Accordingly the user of the gun may be assured of hitting very close to a point marked on the target by the laser beam 30, and the user is therefore freed from any requirement to aim along sights provided on the gun barrel. It is not necessary to raise the weapon to shoulder level, and in fact the perspective in viewing the target, which is afforded to the user by the fact that the user's eyes and the laser beam are not coaxial, actually improves the user's ability to gauge the desirability of one possible shot as compared with another, especially since the user is able to aim with both eyes instead of only one.

In FIG. 2 is depicted an automatic handgun 40 which includes a barrel 42 which has a longitudinal axis 44. A trigger 46 is enclosed by a trigger guard 48. The handgun 40 has a handgrip 50 which, relative to the main body of the handgun 40, has a proximal end 52 and distal end, or butt, 54. Unlike the handgun 10 of FIG. 1, the automatic handgun 40 includes a slidably demountable ammunition magazine 56 which is insertable through the butt end 54 of the handgrip 50 to feed bullets as needed into the firing system of the handgun.

In a conventional automatic weapon, the magazine 56 has an endplate which fits snugly adjacent the butt end 54 of the handgrip 50, but in our invention the endplate is expanded into a laser module 58 which includes a laser diode 60, which projects a laser beam 62 aligned to be substantially parallel with the longitudinal axis 44 of the barrel 42. When inserted by fully conventional means into the handgrip of the weapon 40, the magazine 56 makes its intended connection with the internal works of the weapon and operates in a fully conventional manner. The laser module is disposed at the external end of the demountable magazine, however, so as to protrude, when mounted, below and beyond the butt end of the weapon proper, spatially in the same location relative to the weapon as the laser module described above with reference to FIG. 1. In use, the weapons system incorporating the demountable magazine version of our invention operates substantially as does the system described with reference to FIG. 1.

The special value of the demountable magazine version of our invention is that it enables the user to have available a swift, convenient and simple means for converting a conventional automatic handgun into a laser-aimed weapon by the straightforward and familiar means of interchanging magazines. Since law enforcement officers routinely carry a plurality of interchangeable magazines on their holster belt, the fact that one of them incorporates a laser module does not introduce an unfamiliar element to their routine.

With reference to FIGS. 3 and 4, it may be seen that the laser module 70, corresponding to the laser modules 26 and 58 described above with reference to FIGS. 1 and 2, respectively, contains a laser diode 72, which is a VLM2-5(ALS) laser module. It is connected in a circuit with a battery 74, which is a 7VDC battery, Duracell model TR175, and a switch 76, which may be a simple on-off slide switch, or in our preferred embodiment, an SPDT, Center off, sub miniature slide type switch.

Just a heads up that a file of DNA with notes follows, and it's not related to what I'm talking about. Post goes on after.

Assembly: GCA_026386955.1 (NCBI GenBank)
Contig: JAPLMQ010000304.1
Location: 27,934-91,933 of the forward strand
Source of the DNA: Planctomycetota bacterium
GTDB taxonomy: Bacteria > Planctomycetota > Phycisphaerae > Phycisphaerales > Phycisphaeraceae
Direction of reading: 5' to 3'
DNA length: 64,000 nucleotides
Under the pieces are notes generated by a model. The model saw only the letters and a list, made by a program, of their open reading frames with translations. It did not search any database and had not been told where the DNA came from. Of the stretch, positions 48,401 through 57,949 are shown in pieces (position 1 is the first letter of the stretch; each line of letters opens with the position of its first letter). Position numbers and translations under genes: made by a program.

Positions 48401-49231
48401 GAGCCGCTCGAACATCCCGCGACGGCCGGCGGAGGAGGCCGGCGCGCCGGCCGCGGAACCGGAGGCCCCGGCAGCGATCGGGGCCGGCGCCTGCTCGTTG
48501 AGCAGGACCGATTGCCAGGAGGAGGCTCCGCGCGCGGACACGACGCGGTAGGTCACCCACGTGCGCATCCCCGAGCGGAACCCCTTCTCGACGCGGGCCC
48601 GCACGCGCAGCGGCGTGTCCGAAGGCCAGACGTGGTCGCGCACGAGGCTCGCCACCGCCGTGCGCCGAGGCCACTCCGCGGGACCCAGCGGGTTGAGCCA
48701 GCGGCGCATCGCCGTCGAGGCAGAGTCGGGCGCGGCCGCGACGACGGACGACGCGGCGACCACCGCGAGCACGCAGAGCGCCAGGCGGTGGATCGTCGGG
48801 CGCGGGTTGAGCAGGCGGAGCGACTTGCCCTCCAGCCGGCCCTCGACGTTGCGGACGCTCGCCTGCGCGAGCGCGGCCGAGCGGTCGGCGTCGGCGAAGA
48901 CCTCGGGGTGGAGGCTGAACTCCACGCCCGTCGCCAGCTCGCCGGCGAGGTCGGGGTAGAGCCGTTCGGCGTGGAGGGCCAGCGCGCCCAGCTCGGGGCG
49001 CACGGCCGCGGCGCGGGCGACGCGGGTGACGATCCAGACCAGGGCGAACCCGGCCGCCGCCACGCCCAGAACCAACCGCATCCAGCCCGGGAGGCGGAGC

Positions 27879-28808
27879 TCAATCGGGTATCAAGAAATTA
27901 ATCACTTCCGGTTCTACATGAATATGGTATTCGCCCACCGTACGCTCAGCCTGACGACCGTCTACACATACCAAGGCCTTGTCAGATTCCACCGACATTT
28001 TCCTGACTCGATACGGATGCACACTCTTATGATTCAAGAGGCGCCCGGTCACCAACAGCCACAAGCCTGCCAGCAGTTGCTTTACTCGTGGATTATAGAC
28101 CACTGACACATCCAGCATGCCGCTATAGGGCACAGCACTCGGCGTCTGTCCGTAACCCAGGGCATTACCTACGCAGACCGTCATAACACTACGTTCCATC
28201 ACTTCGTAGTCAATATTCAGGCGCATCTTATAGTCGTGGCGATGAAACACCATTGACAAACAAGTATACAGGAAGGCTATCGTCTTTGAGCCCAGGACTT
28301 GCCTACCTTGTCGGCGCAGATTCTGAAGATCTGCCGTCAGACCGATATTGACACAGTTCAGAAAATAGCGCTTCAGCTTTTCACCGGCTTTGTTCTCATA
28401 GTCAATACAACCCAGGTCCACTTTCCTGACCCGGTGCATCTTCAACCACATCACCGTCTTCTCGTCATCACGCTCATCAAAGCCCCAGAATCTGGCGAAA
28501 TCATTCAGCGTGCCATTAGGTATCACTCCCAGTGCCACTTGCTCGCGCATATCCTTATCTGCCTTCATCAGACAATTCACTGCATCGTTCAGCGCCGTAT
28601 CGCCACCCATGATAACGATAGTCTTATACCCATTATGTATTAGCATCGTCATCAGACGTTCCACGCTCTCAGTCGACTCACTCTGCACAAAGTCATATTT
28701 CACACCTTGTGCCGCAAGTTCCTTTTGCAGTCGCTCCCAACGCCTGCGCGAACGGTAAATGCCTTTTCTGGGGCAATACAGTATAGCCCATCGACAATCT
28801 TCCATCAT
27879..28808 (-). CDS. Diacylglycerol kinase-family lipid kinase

In FIG. 5, the laser diode 72 is shown mounted within the laser module housing 78 by pivot pins 80. An extension 82 of the laser diode 72, defines a threaded aperture 84, through which the threaded portion of set screw 86 is received. The set screw 86 passes through the aperture 88 in the laser module housing 78, and it is retained in position by the "C" clip 90. As the set screw 86 is rotated it raises or lowers the extension 82 and the laser diode 72 to which it is attached, pivoting the diode 72 about the pivot pins 80. The pivot action enables the laser beam to be directed to positions varying from a high position 92, by infinitely variable intermediate positions to a lower position 94. In the high position 92, the laser beam would intersect the trajectory of a bullet fired from the handgun at a point nearer to the user than when the beam is at a lower position such as the position 94. With calibration of several settings by actual firings against stationary targets of known distance, the user can establish a plurality of settings, which, for a given type of bullet, will yield high accuracy at corresponding predetermined ranges.

It will be clear to those skilled in the art that the minimum practical version of our laser module would consist of the laser diode 72 connected in a circuit with the battery 74 and a minimal on-off slide switch 76 to enable selective operation of the unit.